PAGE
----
Then it was time to try the “143 on the rubber strap”. On went the SPB147, and – wait – what is this?! A deep, lustrous brown dial, surrounded by that retro 62MAS case shape, sitting on a quality black silicone strap. It looked warm and rich, and the 143 in the tray at the side of it was suddely cold and sterile. You know when you walk in a high-end bar or nightclub, and it’s full of dark wood, offset by dazzling furniture and subtle lighting? A place that exudes class but in a rich, earthy way rather than a bright, eye-popping way? Well, the SPB147 is that experience sitting on the wrist. A week later a bargain on eBay presented itself, and it was on it’s way.
Finally, the SPB147 review!
Taking the watch out of it’s box was that classic Seiko buzz. A wow factor, followed by a sort-of gratitude for being able to buy something with such visual beauty and craftsmanship, especially for the price. We all know Seiko RRPs have been heading sharply upwards in recent years, and there are valid points with this (such as questionable bracelets and movement accuracy), but in terms of visual appeal, every piece I’ve seen still looks worth more than it’s price to me.
The SPB147 has the 6R35 movement, which the factory must be throwing together in huge quantities because it’s in so many of the current mid-range Prospex watches. In fact it covers all the way from the lower end Turtles, through the Alpinist, the re-interpretation divers, and is controversially powering King Seiko now. The well-known problem with this unregulated movement is the accuracy lottery. They can be good. Or they can be like my SPB317 which gains about 30 seconds a day. Even in-spec, they are -15/+25 seconds per day.
On the wrist, the SPB147 wears very well. Sadly, it’s not quite as good as the seriously underrated new SPB317 (the 6105-8000 re-interpretation). The 147 a bit thicker and doesn’t sit as flush wih the wrist. That said, it’s close. It still wears noticeably better than the SPB153 Willard, which does very well considering it’s diameter and bulk, but appears to float above the wrist, especially when not strapped down tightly. That said, what one person calls thickness and bulk, another person calls wrist presence. If you’ve tried the BB58 and find it lacking a bit of impact, one of the Seiko 62MAS re-interpretations is definitely worth your attention.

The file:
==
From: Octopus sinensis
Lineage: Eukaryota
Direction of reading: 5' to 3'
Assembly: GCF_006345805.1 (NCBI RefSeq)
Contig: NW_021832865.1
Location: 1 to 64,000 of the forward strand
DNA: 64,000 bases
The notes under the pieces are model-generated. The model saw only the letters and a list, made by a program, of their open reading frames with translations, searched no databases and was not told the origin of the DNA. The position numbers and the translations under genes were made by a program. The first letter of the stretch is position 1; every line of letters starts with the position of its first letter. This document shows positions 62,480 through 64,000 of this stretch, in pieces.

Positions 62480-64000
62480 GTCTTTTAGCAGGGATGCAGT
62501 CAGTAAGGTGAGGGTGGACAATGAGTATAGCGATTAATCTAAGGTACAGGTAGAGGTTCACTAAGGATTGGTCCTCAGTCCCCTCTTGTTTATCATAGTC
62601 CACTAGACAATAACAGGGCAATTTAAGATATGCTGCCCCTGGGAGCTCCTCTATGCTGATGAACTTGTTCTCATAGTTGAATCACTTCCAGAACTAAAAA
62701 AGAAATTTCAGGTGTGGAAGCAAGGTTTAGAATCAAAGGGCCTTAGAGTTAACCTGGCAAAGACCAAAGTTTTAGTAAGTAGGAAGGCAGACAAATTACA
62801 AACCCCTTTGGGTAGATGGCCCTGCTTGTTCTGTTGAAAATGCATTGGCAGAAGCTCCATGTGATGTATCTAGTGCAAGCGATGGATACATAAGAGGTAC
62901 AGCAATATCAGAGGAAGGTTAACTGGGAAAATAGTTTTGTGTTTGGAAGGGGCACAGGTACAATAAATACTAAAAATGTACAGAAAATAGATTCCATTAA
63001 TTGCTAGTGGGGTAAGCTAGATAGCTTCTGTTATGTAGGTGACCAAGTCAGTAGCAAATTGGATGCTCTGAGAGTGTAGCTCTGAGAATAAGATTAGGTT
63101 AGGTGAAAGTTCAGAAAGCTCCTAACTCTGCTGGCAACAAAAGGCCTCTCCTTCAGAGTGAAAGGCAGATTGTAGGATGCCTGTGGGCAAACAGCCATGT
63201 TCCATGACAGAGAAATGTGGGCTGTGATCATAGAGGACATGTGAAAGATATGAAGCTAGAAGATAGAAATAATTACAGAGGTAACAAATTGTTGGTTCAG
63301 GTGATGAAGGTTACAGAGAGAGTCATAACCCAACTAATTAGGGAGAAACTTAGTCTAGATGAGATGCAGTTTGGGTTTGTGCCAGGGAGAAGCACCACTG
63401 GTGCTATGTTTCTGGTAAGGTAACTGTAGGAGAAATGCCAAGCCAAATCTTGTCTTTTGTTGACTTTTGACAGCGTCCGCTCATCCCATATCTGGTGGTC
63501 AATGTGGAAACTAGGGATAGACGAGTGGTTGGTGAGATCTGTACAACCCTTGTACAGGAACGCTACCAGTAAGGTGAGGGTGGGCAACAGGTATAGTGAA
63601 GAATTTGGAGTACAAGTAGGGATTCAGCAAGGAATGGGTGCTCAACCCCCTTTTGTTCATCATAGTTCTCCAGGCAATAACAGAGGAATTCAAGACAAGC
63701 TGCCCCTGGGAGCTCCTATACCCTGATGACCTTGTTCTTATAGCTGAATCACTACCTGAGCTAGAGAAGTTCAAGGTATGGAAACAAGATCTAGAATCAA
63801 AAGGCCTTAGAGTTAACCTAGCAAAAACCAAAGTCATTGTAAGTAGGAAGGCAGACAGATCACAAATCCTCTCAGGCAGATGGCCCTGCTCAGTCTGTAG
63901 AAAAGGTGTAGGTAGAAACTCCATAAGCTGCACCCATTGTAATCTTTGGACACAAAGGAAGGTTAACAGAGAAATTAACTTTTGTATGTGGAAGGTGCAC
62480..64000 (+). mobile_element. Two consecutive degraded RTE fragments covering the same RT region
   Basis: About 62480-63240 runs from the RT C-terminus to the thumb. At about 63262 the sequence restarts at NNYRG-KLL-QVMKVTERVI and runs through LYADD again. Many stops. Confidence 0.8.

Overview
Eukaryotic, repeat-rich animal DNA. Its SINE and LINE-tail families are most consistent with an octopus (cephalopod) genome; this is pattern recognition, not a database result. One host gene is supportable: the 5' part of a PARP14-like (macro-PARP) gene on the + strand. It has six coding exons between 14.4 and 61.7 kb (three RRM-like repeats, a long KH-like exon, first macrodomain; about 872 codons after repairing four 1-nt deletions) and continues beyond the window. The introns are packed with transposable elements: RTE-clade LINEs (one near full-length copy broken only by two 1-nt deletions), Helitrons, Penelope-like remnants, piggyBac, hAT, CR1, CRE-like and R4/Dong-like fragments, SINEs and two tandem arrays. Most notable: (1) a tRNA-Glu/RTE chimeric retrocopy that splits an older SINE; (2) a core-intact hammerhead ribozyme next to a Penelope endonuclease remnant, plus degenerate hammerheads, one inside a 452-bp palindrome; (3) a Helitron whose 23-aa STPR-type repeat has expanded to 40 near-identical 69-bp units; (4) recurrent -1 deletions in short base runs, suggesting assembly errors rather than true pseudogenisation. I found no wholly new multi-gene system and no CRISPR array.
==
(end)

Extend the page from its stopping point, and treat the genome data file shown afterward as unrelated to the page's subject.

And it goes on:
At this point it’s surely a happy-ever after story. Two and a half years of desire for the Seiko SPB 143 finally satisfied, and not only that, I’ve got a version that’s more human and approachable than the steely seriousness of the SPB143, right? Well, not quite. I sold it after less than two weeks.
I’ve flipped a Seiko quickly before. On a Save the Ocean special edition Samurai, the blue rubber strap was way too long, and I couldn’t find a replacement. It just looked wrong. But the silicone strap on the 147 fitted well. The timekeeping on this example was really good – much better than my wonky SPB317. The case dimensions work fairly well for my wrist.
So what’s the problem? Well, I live in the UK, and at this time of year, it’s a grey part of the world. It doesn’t matter if you’re inside or out. It’s just gloomy. And that gave me a totally different perspective on the colour scheme. The brown dial is absolutely beautiful, and the shade is well-judged. Any lighter and it really would look wrong. In poor light though, it just looks black. Of course, there’s nothing wrong with black dial – if it weren’t for a full of polished gold indices filled with yellow lume, topped off by gold hands. That’s a lot of reflective gold, and to my eyes, it’s a bit gaudy.
Remember the analogy of the dark, sophisticated nightclub on the wrist? Well that’s exactly the sort of enviroment where the SPB147 doesn’t work. I’d fallen in love under the spotlights of a jewellers shop and it had given me a view that just didn’t repeat itself very often day-to-day. Out in the bright sun, it sings. If you live somewhere that’s always like that, it might be a winner. For me, I’ll keep on wanting the SPB143 and buying something else.